It was a relatively uneventful week in the financial markets, as U.S. corporate earnings got underway. Even options expiration couldn't generate a great deal of excitement, and the VIX fell back near recent lows. It's one of those periods when bulls see the glass half full and bears see it half empty. Let's look back at the action before setting our sights on the road ahead.
Week in Review
Stocks: The major U.S. indexes were flat to slightly off again last week, and have now spent a month in choppy sideways trading. The tone firmed up toward the end of the week, as positive economic news brought a bid into stocks. S&P sectors showed continued defensive rotation, with health care and consumer staples out in front and financials bringing up the rear after B of A (NYSE:BAC) reported downbeat results. Major foreign stock markets were also choppy, the energy heavy TSX in Canada and Brazil's Bovespa selling off more sharply. Both were down nearly 3% on the week.
Bonds: The U.S. Treasury market enjoyed a nice recovery as yields on maturities ranging from 1 to 30 years erased all of the prior week's rise. TIPs, municipals and investment grade corporates also participated in the broad bond rally, but lower grades and some foreign sovereign issues were left behind. The European periphery once again attracted attention as investors and policy makers alike concluded that a Greek default remains possibile - if not probable.
Commodities: With the exceptions of gold, silver, and coffee, commodity prices softened modestly, the CRB Index retreating 1.6%. WTI crude ended the week just shy of $110. Most commodities remain in bullish trends, except wheat, lean hogs, and possibly copper, which seems ready to roll over.
Currencies: The U.S. Dollar index appeared to find near term support at the late 2009 lows in the mid 74 range. Although the index arrested its decline, the tone remains weak. The euro lost upward momentum and drifted in the 144-145 range. Like equities, currency trading was restrained and within a fairly narrow range. The Swiss franc was strongest among the majors, while yen staged a counter-trend rally from recent weakness.
The Week Ahead
Stocks: Though it's still very early, earnings season to this point has leaned to the disappointing side. Market reaction to a number of prominent reports has been mostly negative, and we can see that reflected in the choppy backing and filling that appears on the charts of leading equities as well as indexes. Trading action in blue chips like Alcoa (NYSE:AA), B of A (BAC), Morgan (NYSE:JPM), Apple (NASDAQ:AAPL) and Google (NASDAQ:GOOG) has been poor. Last week we said we would need to keep a careful watch on earnings, and more importantly the market's reaction, and would be looking for a break above the SPX 1344 level to add to long equity positions. At this point we haven't seen that, so my positioning remains defensive and overweight cash. We typically don't see a strong bullish move led by the likes of Kraft (KFT) and Coke (NYSE:KO).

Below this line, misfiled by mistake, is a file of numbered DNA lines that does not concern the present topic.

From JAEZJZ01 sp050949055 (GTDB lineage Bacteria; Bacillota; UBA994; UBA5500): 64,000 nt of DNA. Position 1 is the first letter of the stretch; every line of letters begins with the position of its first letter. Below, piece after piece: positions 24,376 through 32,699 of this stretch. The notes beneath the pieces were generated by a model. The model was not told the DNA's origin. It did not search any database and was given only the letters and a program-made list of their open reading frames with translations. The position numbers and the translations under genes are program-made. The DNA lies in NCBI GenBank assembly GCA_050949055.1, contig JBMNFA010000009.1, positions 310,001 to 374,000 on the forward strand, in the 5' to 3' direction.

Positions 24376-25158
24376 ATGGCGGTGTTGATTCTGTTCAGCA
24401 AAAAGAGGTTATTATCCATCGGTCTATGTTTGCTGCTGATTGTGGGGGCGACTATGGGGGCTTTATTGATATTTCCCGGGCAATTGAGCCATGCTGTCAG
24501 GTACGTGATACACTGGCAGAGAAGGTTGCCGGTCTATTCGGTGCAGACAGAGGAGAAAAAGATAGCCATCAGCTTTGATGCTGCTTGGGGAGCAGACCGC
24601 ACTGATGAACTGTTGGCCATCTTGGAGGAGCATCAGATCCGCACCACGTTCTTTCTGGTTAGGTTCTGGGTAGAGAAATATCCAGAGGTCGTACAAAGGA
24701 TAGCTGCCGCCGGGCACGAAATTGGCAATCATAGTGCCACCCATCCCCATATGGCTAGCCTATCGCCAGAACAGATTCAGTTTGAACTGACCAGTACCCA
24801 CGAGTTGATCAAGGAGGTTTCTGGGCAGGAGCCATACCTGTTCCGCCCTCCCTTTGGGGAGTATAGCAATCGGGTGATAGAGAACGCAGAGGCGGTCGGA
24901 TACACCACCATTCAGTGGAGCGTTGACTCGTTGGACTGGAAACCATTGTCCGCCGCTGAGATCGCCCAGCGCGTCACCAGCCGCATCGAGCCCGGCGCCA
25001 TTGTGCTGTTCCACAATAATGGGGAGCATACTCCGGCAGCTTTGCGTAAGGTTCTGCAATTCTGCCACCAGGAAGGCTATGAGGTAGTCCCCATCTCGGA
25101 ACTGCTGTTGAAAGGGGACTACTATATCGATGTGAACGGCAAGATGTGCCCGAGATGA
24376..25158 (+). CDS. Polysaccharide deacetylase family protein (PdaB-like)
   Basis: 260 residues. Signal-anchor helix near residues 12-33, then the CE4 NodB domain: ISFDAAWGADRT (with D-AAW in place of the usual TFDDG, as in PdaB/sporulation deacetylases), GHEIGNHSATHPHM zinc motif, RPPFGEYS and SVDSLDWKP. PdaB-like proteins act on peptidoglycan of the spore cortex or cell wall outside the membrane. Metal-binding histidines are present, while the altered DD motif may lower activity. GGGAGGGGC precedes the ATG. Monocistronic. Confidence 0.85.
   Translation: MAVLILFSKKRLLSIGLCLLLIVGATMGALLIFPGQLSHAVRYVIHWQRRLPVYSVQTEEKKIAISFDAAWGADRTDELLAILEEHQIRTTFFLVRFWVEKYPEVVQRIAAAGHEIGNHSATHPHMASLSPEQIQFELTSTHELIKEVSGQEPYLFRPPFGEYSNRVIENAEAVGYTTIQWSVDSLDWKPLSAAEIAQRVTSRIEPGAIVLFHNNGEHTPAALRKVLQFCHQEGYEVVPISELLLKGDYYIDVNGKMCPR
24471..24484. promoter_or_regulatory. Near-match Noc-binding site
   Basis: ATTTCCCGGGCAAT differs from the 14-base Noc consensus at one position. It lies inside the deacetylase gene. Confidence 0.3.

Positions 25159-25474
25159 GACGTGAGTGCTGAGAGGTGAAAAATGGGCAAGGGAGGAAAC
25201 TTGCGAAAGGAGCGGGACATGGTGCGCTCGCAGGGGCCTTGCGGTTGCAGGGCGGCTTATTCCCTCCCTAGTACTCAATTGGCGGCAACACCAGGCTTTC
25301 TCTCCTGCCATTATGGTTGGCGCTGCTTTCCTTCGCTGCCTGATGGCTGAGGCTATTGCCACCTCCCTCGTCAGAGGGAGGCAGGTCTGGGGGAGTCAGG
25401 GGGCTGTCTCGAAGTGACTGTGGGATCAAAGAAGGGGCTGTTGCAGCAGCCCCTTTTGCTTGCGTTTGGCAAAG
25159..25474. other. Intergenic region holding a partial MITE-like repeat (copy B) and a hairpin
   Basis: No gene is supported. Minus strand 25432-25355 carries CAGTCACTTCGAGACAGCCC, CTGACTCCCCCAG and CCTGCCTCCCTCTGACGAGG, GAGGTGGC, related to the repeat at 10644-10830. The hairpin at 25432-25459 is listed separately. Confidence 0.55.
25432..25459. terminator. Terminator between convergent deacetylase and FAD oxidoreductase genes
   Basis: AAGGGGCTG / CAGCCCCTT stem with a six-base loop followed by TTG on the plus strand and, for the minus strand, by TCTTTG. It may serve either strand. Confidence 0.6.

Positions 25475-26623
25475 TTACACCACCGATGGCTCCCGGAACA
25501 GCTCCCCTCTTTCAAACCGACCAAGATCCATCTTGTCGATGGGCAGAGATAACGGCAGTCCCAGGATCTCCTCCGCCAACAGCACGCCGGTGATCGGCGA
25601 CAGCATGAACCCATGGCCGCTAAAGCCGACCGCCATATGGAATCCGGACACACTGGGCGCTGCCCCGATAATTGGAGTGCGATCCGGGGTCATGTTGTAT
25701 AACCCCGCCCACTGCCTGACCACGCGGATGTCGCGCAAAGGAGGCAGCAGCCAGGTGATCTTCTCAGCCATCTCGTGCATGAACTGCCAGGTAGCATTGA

I am not bearish however, as this looks to me like a sideways consolidation that helps to work off overbought conditions, setting the stage for the next advance. There is no real technical damage to be seen on the SPX chart (), and we even have the bullish possibility of an inverse head and shoulders as noted on the daily chart. For the coming week I will continue to monitor the tone of the market to get a sense of the next directional move. Risk/reward is balanced at this point, favoring neither upside or downside. When the market isn't telling me what to do, I do nothing.
Bonds: Last week we said nervous bond investors had no reason to panic, and that an argument could be made for staying in quality and laddering out. As it turns out, that patience was rewarded. It is nothing short of remarkable that the bond market has remained placid in the face of a strong commodity rally. If a 30%+ rise in oil prices, improving manufacturing and employment data, and upturns in both core and headline CPI haven't rattled them, it's difficult to see anything on the visible horizon that will. Certainly many will attribute this to central bank intervention, but we're not interested in speculation or evaluating policy. We're interested in maximizing risk adjusted portfolio returns. Until market data tells us otherwise, my fixed income positions remain unaltered. Click to enlarge:
Commodities: The commodity bull seems to be pausing for a breather after a strong run, but the bias remains upward. As we have observed before, the move in the CRB index over the last 12 months has been quite orderly, with no parabolic moves or blowoff tops. This is the type of move that can be sustained. Whether it will, and when it will end, is anyone's guess. Of course guessing is not a strategy; for the investor who sees value in allocating part of the portfolio to commodites, that allocation still makes sense. Click to enlarge:
Currencies: The weak Dollar, which has helped to drive U.S. exports to an all time high, as well as fueling the commodity bull market, remains a key indicator in all our analyses. It's no coincidence that as it stabilized, commodities lost a bit of momentum, bonds firmed, and stocks couldn't generate much movement. As always, we should watch the dollar going forward as part of our broader analysis. If it holds and turns up from current levels, we will likely turn negative on commodities and more cautious on certain types of stocks. We'll see what happens.
Disclosure: I have no positions in any stocks mentioned, and no plans to initiate any positions within the next 72 hours.